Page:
My mom made liberal use of cream of mushroom soup - you should all read "Perfection Salad" (L. Shapiro). Lemme know how you liked it! On the other side of the culinary coin, my mother did cook a nice roast beef, she was queen of fried potatoes, and made us tacos in the '60's before anyone ever ate Mexican food of any kind (she fried up the corn torillas in hot oil - hot & fresh - fabulous!).

Chiffonade_'s picture

(post #25630, reply #9 of 18)

Thanks for the caveat ("I have never made this"). I am so curious, I think I will try it. I have always wondered whether using pureed beets can create a similar cake to the food-coloring-riddled "Red Velvet Cake." I'd be much more willing to try this beet version.

Boiling the beets will leach out so much of the color, I will roast them creating a sweet full-color version. Will let you know how it turns out.

Kevin_from_Colorado's picture

(post #25630, reply #10 of 18)

OK, Chiffonade! That should be interesting! Please let us know how it turns out!

Frankly, I'm not too crazy about beets (my dad would always boil them, since them thinly, and add lots of vinegar and chopped raw onions, and maybe salt and pepper. After this sat in the refrigerator a day or two it could walk out of the refrigerator and serve itself. Sorry, but after one taste, I had enough (of that recipe anyway) to last me the rest of my life.

BTW, I do have a cookbook that has a recipe for baked beets, with the comment: "Baked beets are mellower, sweeter, nuttier than the boiled".

There is one caution I should make about the recipe...the recipes were compiled from ladies who lived on Colorado's "western slope" (specifically, this recipe came from "Craig, Colorado".) So, there is definitely a "high altitude" factor involved. It might have to be tweaked down to give better results at sea level. OTOH, I do remember you mentioning once, in a post that you moved to Colorado, so perhaps you are in a high altitude.

Is it appropriate to wish you best of luck with the recipe, or do I say something along the lines as they do in the theatre-"break a leg?"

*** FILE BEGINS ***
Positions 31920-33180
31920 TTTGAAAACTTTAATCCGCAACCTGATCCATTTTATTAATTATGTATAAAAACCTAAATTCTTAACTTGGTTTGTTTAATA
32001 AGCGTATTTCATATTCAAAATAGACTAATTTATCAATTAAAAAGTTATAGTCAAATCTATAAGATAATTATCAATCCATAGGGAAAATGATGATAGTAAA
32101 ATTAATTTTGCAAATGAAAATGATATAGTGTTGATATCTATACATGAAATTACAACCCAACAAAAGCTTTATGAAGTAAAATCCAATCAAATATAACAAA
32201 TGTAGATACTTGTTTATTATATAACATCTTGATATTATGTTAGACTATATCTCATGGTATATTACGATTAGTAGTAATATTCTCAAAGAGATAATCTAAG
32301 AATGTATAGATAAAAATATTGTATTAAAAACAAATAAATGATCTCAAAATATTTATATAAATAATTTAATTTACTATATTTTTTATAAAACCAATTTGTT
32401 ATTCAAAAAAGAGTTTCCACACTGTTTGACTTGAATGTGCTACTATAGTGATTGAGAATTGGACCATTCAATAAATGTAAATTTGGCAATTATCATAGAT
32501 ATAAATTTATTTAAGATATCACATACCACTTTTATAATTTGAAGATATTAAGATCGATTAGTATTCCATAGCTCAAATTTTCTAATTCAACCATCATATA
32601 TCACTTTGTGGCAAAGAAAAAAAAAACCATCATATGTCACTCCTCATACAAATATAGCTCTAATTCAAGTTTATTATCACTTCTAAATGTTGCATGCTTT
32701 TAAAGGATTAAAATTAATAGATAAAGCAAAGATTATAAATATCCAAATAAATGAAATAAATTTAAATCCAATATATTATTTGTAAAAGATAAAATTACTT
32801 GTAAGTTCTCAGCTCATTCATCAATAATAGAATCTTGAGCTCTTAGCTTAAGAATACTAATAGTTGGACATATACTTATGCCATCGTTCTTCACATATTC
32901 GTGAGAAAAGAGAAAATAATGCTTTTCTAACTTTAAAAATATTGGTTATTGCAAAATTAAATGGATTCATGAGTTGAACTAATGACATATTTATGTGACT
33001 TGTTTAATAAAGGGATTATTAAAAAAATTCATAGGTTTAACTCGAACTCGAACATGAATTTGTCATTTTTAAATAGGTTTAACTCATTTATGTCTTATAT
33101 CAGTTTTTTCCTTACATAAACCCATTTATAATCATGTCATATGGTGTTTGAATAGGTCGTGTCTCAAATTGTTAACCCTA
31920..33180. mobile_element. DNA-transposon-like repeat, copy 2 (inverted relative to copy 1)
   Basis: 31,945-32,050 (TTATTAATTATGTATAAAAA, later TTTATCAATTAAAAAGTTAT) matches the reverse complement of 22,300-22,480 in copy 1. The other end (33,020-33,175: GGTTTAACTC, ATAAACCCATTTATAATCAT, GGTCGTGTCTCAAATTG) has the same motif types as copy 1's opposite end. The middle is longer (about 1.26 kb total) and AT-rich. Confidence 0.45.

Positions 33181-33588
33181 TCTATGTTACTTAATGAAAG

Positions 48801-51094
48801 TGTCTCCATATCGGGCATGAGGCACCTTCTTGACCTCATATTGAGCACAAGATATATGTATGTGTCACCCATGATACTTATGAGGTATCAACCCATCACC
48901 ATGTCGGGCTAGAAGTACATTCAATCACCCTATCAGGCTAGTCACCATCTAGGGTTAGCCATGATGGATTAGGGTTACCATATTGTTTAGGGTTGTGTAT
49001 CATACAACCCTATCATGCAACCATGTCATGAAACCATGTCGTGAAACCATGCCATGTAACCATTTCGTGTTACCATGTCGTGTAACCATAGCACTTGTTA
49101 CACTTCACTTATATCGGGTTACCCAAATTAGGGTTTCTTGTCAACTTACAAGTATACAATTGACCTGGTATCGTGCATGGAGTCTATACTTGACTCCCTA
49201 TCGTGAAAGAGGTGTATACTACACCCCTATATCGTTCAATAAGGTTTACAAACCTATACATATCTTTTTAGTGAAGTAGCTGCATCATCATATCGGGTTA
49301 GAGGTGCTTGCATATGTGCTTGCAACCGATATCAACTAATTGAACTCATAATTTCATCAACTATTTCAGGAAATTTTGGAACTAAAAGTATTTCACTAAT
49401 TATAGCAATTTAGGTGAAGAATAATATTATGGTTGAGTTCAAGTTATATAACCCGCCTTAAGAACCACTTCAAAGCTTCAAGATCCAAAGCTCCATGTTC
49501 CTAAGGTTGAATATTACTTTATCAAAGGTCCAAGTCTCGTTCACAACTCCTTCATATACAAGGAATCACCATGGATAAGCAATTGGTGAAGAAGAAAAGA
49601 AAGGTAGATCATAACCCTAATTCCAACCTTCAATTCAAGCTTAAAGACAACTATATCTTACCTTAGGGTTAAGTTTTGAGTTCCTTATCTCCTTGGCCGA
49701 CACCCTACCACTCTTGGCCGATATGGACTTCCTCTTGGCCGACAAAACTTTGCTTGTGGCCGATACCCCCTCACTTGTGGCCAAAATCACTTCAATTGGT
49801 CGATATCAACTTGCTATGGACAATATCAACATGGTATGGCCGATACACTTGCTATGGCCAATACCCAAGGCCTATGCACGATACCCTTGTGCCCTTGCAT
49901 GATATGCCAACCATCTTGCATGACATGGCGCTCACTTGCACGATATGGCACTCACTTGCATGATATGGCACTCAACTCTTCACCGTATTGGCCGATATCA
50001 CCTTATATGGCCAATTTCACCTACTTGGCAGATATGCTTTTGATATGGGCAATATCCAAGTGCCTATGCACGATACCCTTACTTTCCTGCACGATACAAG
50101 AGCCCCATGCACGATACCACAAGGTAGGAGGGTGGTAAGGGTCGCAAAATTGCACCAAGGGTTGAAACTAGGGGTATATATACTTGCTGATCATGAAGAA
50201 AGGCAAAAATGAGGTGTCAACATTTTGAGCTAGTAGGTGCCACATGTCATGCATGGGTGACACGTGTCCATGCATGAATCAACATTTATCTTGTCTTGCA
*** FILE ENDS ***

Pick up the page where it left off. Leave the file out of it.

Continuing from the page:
Jean_'s picture

(post #25630, reply #11 of 18)

What a brave thing to do, but how much do you want to bet that they used canned beets in the original recipe?

mangia!'s picture

(post #25630, reply #12 of 18)

That "walk out of the refrigerator & serve itself" line CRACKED ME UP!!

Chiffonade_'s picture

(post #25630, reply #13 of 18)

Well, I made the Beetnik are my results...

I did revise my original plan and bought canned beets. I did this because I wanted to have some of the canned juice to add to my pint (if needed). I put the drained beets from the cans directly to the food processor and pureed them till nearly liquid.

I baked it in a tube pan, so increased baking time to one hour. I checked after 25 minutes (prescribed baking time for 2 pans), added 20 minutes (it obviously needed at least that much more time), again after 5 minutes, and left it in for another 10 = One Hour.

To release from the pan, slide a knife around the outer edge, around the tube, and UNDER the bottom of the cake.

My family had no clue it was made with beets and just thought it was a dark colored chocolate cake. It did not give off too much of an aroma while baking, but once removed from the pan, I got a lot of "mmmm's."

So go ahead and try it if you like - and the source for the recipe is least according to this cake. Feel free to share other "wacky" recipes from these Ladies :)

Jean_'s picture

(post #25630, reply #14 of 18)

Far out!! Brave girl!!

Chiffonade_'s picture

(post #25630, reply #15 of 18)

Far out!! Computer
i genius!!

I can't even embed a link, let alone plant a picture!!

I am limited to the simplest of emoticons :)


Jay's picture

(post #25630, reply #16 of 18)

This may be a bit off topic, but, a while back "Leaf lady" (who started this topic) asked what a "La Cotta" was used for, nobody seemed to know, I was curious and checked, but the only thing i found was someone else asking almost exactly the same question on another message board (and getting no answer at all). This morning while looking through Larousse Gastronomique, I found a picture of a "diable" which seems to be very nearly the same thing.
I don't want to copy the whole article (it is only two paragraphs, but I'm not that great of typist) basicly, it (a diable, can't really be sure about the La Cotta) is used for "cooking certain vegatables without adding water, e.g. potatoes, BEETROOT, chesnuts and onions"..."halfway through cooking, the diable is turned upside down" ... "It was originaly meant to be used when cooking on hot charcoal" ... "if placed directly onto an electric hotplate or gas ring, it is advsable to start off cooking very slowly over gentle heat"

Jay (Amourette is not my real name, but it seems most people here are using an alias)

leaf_lady's picture

(post #25630, reply #17 of 18)

Thank you, thank you, thank you. I haven't looked up "diable" yet, but the description you gave of its use sounds about right for what this thing looks like. I suspect it is suppsed to be soaked in water before use, or those veggies would dry out awfully fast.

I am also glad to know that I am not the only one who has a (probably) diable that is mystified by it.

Jay's picture

(post #25630, reply #18 of 18)

Actualy, the aricle I read said a diable is never washed because it is supposed to be dry. All I know is what I read, I have never used (or even seen one of these things)